In many instances, we also find that the campaign objectives have emerged from informal discussions, at best — and not from a strategic planning or visioning process. In the course of developing the case, the consultant must, in effect, make up for the steps that have been skipped. Where exactly is the organization trying to go, and why? How will this campaign advance that agenda? As a rule, a consultant can ask these questions, get the answers, and integrate them into a compelling case more efficiently and effectively than development staff can.
Elements of Fundraising Success #3 at work
While the input of prospective major donors and volunteer leaders is essential, it is sometimes important (and worthwhile) to involve other constituencies in developing the case. One private university in the Appalachian region, for example, actually incorporates a publicly supported community college. Many faculty members and employees, already somewhat underpaid, were feeling angry and discouraged by recent funding cuts.
As the university prepared to conduct a planning study for a major capital campaign, the President wanted to bring the campus community “into the loop” and do something to raise morale. Faculty, staff, and administrators, after all, are part of the “institutional family” — and in any capital campaign, even major donors are influenced by the extent of the family’s support.
As an adjunct to the planning study interviews, a series of focus groups were professionally facilitated on campus. After reviewing the preliminary case, groups of faculty, students, staff, administrators, and alumni leaders were brought together for a structured conversation about the case, the campaign, and the proposed development objectives. The purpose was not only to gain valuable input into these topics, but also to promote awareness of the campaign; open lines of communication on campus; and provide important constituencies with a meaningful role in the planning of the campaign.
Some 120 individuals participated in this process. Collectively, they offered a distinctive critique of the case and campaign objectives, and many useful suggestions on what the university could do to ensure the success of the campaign. Equally important, the participants felt included and listened to. We expect that many will play an active role in the family phase of the upcoming campaign.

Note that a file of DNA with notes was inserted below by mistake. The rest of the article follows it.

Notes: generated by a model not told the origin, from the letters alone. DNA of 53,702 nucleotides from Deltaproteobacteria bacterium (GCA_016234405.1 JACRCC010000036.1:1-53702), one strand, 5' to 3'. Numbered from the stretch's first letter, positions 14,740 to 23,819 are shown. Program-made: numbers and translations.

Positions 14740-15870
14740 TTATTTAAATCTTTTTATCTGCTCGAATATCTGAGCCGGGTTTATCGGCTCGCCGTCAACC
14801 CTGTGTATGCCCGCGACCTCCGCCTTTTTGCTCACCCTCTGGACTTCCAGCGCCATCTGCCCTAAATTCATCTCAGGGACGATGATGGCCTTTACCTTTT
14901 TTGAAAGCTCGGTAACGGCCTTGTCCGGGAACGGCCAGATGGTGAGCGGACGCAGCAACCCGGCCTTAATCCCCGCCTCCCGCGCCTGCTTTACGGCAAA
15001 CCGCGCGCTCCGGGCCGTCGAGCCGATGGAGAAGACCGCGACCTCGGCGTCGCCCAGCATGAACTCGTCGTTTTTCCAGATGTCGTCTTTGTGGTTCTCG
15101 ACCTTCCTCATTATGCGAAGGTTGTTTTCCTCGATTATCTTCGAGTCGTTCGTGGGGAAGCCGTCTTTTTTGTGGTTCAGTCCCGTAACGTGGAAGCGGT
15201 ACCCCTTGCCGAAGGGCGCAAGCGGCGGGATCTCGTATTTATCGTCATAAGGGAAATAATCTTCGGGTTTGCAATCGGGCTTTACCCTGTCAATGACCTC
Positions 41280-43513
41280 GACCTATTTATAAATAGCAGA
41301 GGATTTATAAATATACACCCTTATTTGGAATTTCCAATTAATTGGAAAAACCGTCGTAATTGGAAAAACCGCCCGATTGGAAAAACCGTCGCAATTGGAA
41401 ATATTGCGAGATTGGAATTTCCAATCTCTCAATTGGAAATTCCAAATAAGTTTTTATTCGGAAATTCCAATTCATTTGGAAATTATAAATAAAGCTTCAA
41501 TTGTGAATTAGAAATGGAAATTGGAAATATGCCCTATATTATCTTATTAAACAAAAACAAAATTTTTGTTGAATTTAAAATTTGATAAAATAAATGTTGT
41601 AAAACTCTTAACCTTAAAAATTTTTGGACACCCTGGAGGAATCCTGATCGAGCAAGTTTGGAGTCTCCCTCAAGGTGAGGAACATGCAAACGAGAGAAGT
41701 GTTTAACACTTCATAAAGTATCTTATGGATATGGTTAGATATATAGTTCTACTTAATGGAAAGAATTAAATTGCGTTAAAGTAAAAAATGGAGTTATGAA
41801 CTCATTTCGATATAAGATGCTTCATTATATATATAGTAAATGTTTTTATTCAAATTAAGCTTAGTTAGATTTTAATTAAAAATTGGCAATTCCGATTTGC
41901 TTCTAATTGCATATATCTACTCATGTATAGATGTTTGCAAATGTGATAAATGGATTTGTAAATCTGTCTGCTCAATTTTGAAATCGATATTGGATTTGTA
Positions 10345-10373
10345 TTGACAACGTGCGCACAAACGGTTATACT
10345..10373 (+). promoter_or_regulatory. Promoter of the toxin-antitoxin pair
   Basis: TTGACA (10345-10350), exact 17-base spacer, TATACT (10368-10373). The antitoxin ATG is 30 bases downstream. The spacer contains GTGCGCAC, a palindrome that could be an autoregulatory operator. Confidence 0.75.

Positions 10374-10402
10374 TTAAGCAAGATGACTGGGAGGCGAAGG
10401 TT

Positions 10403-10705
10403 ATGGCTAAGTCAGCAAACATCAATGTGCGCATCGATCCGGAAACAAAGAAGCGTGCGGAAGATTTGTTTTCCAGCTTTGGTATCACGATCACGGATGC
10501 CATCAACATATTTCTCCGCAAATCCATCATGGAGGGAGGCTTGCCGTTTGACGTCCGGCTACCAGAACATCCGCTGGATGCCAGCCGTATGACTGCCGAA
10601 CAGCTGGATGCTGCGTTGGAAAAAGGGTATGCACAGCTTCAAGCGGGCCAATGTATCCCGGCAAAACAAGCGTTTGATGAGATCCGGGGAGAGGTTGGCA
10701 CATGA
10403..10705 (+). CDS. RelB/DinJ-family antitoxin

4. Availability of sufficient financial resources
For a campaign to have a reasonable expectation of success, there must be sufficient financial resources available to fund the development program. By “available,” we mean that these funds must be in the hands of likely donor constituencies—i.e., groups of prospective donors who have at least a philosophical rationale for supporting the organization and the development program, if not an active interest in and relationship with the organization.
In a capital campaign, prospects are generally identified and classified (assigned to soliciting divisions), according to what their financial capabilities are believed to be—often determined by an anonymous committee. Unlike the other volunteer committees recruited for the campaign, the membership of this committee is anonymous due to the highly confidential nature of their discussions. Prospect research conducted by the development staff, based largely on publicly available information, can be an invaluable resource for this committee.
Later, prospects will be individually “evaluated” and assigned to volunteers by the committees responsible for soliciting them. In each case, a specific “asking figure” will be suggested — for the guidance of both the volunteer and the prospect. Although inexperienced volunteers sometimes find it difficult to ask for a specific amount, most prospective donors want to know how much others would like to see them give (and already have a general idea).
Prior to solicitation, prospects are often invited to participate in an awareness or “cultivation” process — designed to familiarize them with the case and campaign objectives, and provide them with an opportunity for input. Meetings are organized for small groups (usually six to ten individuals, carefully matched on the basis of peer-group affinity). Volunteers are trained to make a brief presentation, followed by questions and discussion. No solicitation is conducted.